Definitions

from The American Heritage® Dictionary of the English Language, 5th Edition.

  • noun An ornamental covering for a horse or for its saddle or harness; trappings.
  • noun Richly ornamented clothing; finery.
  • transitive verb To outfit (a horse) with an ornamental covering.
  • transitive verb To dress (another) in rich clothing.

from The Century Dictionary.

  • noun A cloth or covering, more or less ornamented, laid over the saddle or furniture of a horse, especially of a sumpter-horse or horse of state.
  • noun Clothing, especially sumptuous clothing; equipment; outfit.
  • To cover with a caparison, as a horse.
  • To dress sumptuously; adorn with rich dress.

from the GNU version of the Collaborative International Dictionary of English.

  • noun An ornamental covering or housing for a horse; the harness or trappings of a horse, taken collectively, especially when decorative.
  • noun Gay or rich clothing.
  • transitive verb To cover with housings, as a horse; to harness or fit out with decorative trappings, as a horse.
  • transitive verb To adorn with rich dress; to dress.

from Wiktionary, Creative Commons Attribution/Share-Alike License.

  • noun The often ornamental coverings for an animal, especially a horse or an elephant.
  • verb To dress up a horse or elephant with ornamental coverings.

from WordNet 3.0 Copyright 2006 by Princeton University. All rights reserved.

  • verb put a caparison on
  • noun stable gear consisting of a decorated covering for a horse, especially (formerly) for a warhorse

Etymologies

from The American Heritage® Dictionary of the English Language, 4th Edition

[Obsolete French caparasson, from Old Spanish caparazón, from Medieval Latin cappa, cloak; see cape.]

from Wiktionary, Creative Commons Attribution/Share-Alike License

Middle French, from Old Spanish caparazón.

Examples

  • His caparison was another mortification and failure.

    Boy Life Stories and Readings Selected From The Works of William Dean Howells

  • The riderless horse is known as a caparison, a custom that dates to the time of Genghis Khan.

    Telegraph.co.uk: news business sport the Daily Telegraph newspaper Sunday Telegraph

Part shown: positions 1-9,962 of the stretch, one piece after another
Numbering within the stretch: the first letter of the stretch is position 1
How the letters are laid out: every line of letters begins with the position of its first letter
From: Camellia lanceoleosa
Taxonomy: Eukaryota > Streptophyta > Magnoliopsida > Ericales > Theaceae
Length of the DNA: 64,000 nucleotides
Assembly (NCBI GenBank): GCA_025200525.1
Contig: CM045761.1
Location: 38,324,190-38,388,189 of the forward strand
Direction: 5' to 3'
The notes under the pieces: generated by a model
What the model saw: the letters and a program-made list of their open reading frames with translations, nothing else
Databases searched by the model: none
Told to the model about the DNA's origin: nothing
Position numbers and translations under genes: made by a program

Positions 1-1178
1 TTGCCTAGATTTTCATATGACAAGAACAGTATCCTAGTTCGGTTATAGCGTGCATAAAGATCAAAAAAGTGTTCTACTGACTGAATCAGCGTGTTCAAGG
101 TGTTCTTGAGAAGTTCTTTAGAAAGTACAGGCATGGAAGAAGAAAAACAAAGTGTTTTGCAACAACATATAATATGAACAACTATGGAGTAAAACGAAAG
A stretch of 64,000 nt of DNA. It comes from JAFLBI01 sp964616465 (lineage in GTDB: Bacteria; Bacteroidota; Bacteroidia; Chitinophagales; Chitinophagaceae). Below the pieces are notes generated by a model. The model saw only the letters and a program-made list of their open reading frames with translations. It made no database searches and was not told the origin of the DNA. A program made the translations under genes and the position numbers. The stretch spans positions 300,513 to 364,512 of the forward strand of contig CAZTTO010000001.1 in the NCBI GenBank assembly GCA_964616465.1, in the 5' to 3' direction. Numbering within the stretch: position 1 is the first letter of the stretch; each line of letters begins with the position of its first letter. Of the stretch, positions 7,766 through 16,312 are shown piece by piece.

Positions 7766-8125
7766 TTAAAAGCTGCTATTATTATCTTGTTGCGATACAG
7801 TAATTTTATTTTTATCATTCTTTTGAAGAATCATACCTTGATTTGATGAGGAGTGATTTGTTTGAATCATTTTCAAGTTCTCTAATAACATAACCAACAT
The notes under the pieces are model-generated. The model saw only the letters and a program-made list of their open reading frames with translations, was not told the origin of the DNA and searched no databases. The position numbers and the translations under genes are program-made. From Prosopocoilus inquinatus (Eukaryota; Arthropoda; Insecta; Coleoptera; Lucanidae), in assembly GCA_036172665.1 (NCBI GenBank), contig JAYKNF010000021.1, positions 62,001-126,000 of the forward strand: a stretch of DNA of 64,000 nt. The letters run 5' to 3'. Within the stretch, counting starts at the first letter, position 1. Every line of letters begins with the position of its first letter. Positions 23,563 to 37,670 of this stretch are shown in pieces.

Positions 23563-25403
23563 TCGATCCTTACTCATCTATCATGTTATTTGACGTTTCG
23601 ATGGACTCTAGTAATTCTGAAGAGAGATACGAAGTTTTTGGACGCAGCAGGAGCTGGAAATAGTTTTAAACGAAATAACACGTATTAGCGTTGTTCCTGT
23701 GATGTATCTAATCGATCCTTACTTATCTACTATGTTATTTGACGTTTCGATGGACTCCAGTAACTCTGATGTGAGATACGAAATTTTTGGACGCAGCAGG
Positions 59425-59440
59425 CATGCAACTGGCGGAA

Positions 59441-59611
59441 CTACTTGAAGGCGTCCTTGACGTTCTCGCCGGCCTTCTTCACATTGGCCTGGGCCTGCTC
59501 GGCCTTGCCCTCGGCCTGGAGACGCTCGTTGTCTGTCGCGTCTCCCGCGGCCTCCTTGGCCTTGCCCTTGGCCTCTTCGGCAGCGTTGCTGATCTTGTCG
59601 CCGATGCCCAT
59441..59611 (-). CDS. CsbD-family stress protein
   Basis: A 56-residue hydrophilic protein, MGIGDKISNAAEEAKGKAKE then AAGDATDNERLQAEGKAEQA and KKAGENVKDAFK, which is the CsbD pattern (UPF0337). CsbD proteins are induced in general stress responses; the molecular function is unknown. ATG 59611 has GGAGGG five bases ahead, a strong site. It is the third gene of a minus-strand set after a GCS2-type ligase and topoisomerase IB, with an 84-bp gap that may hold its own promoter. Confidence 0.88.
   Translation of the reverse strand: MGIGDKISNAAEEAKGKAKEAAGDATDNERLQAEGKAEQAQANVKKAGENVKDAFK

• Here and there were solitary pavilions of cataphracts brought low by the shiver-and-shake, some with horses waiting in full caparison, as if their masters expected to ride to battle.

    Wildfire

  • Here and there were solitary pavilions of cataphracts brought low by the shiver-and-shake, some with horses waiting in full caparison, as if their masters expected to ride to battle.

    Wildfire

  • Here and there were solitary pavilions of cataphracts brought low by the shiver-and-shake, some with horses waiting in full caparison, as if their masters expected to ride to battle.

    Wildfire

  • Among many other things, it contains a detailed description of the Milanese war wagon: wrapped entirely in scarlet cloth, it was so enormous it had to be drawn by three pairs of the biggest and strongest oxen; each of these beasts wore a white caparison marked with a red cross.

    Delizia!

  • With die and drab I purchased this caparison, and my revenue is the silly cheat.

    The Winter’s Tale

  • Since that time, we've used Sergeant York as our caparison horse, our riderless horse.

    CNN Transcript Jun 9, 2004

  • The only cheerfulness in the local color was to be noted in the caparison of the donkeys, which we were to find more and more brilliant southward.

    Familiar Spanish Travels

  • For the horse being richly adorned with golden trappings, and having a caparison of great value, the soldiers quarreled among themselves for the booty, so that while they were fighting with one another, and dividing the spoil, Pompey made his escape.

    The Lives of the Noble Grecians and Romans

Comments

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  • Whenever I hear this word, my brain automatically places it in the phrase "gaily caparisoned horses."

    November 8, 2007

  • Really? I always think of the horses at JFK's funeral procession, although I don't recall whether they were caparisoned.

    November 8, 2007

  • Janny Wurts really likes using these old school words, which is where I first heard this one.

    November 8, 2007

  • "... under this term is included, the bridle, saddle, and housing of a military horse." (citation in Historical Military Terms list description)

    October 10, 2008

  • "Mounting Sturmi, with its saffron housing and its caparison of indigo, and illustrious in his own gold strappings inlaid with opal. . ." Gilbert Adair translation of Georges Perec's La Disparition

    August 11, 2010

  • The heavenly version I like the most

    Supports a cheerful, sybaritic host.

    To be richly caparisoned

    And lavishly garrisoned

    Would give best comfort to my ghost.

    October 1, 2014